SEEK: Salford Environment for Expertise and Knowledge

Journal Article (Refereed)
October 2013

Alternative Traditions: Flat as a Way of Visualising Space

Walker, A 2013, 'Alternative Traditions: Flat as a Way of Visualising Space ', Association of Illustrators Varoomlab Journal .

Abstract

 Alternative Traditions: Flat as a Way of Visualising Space

 

Abstract

Two narrative traditions are analysed in this critical examination of 19th Century images from Japan and the Plains Indians of North America. Although at first glance comparison between such different cultures seems unlikely, both have long histories of making visual chronicles and areas of common ground emerge in their treatment of subject matter and pictorial space.

 

Plains Indian drawings were traditionally produced as winter accounts of events in the life of the tribe in relation to warfare, hunting, religion and courtship. Following increased contact with soldiers and settlers during the mid-19th Century, the Plains Indians began to use bound ledgers drawing on the military or trading inventories using pencil, ink and watercolour. In Japanese woodblock prints, the influence of European perspective had been absorbed in the 18th Century and the 'opening up' of the country during the Meiji Period ushered in a period of frenetic print production using the foreigners as subject matter. Despite this, the contemporary artist Murakami considers that the defining quality of Japanese art and culture is the feeling of flatness.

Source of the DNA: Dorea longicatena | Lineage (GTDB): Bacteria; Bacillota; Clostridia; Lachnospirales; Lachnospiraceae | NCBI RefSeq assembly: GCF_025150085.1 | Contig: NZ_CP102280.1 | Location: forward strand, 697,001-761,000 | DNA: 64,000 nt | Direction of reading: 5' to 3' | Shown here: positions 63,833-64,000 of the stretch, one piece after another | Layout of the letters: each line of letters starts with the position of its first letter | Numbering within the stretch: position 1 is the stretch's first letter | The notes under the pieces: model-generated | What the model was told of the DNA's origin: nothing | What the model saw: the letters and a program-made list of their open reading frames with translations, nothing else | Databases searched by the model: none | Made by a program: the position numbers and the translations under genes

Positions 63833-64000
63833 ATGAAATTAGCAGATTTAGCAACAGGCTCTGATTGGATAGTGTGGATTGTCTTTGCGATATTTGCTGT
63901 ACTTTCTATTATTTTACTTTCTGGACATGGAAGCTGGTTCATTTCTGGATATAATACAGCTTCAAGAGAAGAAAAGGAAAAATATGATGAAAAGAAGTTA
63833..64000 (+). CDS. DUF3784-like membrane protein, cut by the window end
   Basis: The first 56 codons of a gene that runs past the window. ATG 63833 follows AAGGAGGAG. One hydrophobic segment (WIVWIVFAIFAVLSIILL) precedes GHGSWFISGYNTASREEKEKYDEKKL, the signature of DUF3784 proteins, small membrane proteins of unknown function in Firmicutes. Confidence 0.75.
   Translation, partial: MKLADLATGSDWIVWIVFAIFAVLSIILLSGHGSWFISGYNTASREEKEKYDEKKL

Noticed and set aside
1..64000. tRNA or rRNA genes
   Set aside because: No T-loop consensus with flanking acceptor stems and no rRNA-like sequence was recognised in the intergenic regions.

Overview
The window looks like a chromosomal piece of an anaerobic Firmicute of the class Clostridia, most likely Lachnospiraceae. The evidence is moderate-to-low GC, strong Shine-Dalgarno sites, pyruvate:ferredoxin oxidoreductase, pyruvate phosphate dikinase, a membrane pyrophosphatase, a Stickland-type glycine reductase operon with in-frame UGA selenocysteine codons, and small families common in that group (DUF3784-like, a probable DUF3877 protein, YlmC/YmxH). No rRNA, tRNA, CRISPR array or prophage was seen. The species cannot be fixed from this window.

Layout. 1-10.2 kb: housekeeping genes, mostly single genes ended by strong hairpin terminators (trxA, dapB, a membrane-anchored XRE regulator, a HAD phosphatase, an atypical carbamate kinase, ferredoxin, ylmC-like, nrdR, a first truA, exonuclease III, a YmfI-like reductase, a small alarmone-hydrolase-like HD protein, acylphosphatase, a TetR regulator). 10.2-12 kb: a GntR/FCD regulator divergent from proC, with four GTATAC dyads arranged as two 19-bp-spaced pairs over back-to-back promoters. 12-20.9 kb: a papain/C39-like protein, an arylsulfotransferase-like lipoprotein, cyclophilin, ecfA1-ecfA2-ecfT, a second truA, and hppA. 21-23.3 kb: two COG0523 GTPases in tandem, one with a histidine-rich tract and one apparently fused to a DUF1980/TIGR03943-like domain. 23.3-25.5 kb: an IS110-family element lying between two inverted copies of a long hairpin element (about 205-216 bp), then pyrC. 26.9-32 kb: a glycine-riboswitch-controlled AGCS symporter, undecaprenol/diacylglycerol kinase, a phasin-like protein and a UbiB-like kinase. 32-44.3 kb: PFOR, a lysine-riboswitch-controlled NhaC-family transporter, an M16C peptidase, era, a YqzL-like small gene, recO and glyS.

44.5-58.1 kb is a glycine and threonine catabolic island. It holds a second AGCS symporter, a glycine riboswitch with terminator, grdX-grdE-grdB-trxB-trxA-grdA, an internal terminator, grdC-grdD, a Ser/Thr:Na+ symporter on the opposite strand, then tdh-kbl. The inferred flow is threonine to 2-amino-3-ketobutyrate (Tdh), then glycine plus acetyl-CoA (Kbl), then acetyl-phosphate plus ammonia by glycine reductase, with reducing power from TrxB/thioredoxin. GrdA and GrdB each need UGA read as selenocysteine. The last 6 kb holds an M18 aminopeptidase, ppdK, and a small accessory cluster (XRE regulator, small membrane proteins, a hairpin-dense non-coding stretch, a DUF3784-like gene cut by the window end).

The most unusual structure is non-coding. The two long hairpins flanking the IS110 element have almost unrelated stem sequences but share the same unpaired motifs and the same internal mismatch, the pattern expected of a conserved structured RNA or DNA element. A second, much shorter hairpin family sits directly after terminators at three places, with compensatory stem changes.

This study compares the treatment of space in two examples from these cultural traditions and provides insights into the construction of graphic flatness in narrative art. Both artists have created highly versatile surfaces on which to convey representational and symbolic meaning and there are many similarities relating to the composition of space and depiction of movement. Contrasts also emerge principally in the application of orthographic and other systems for representing space in two dimensions. Although the influences of American Indian and Japanese art on Western art have been well documented, the physical and psychological dramas revealed in these examples identify relevant vocabularies for contemporary picture-making in the graphic arts and it is hoped, the study will enable practitioners to see and ‘read’ these images afresh.

 

Key words:

Comparative Investigation, Plains Indian, Japan, Graphic flatness, Orthographic system, Visualising space, Movement

Notes

 

 

Authors

SEEK Members

Publication Details

Journal Name
Association of Illustrators Varoomlab Journal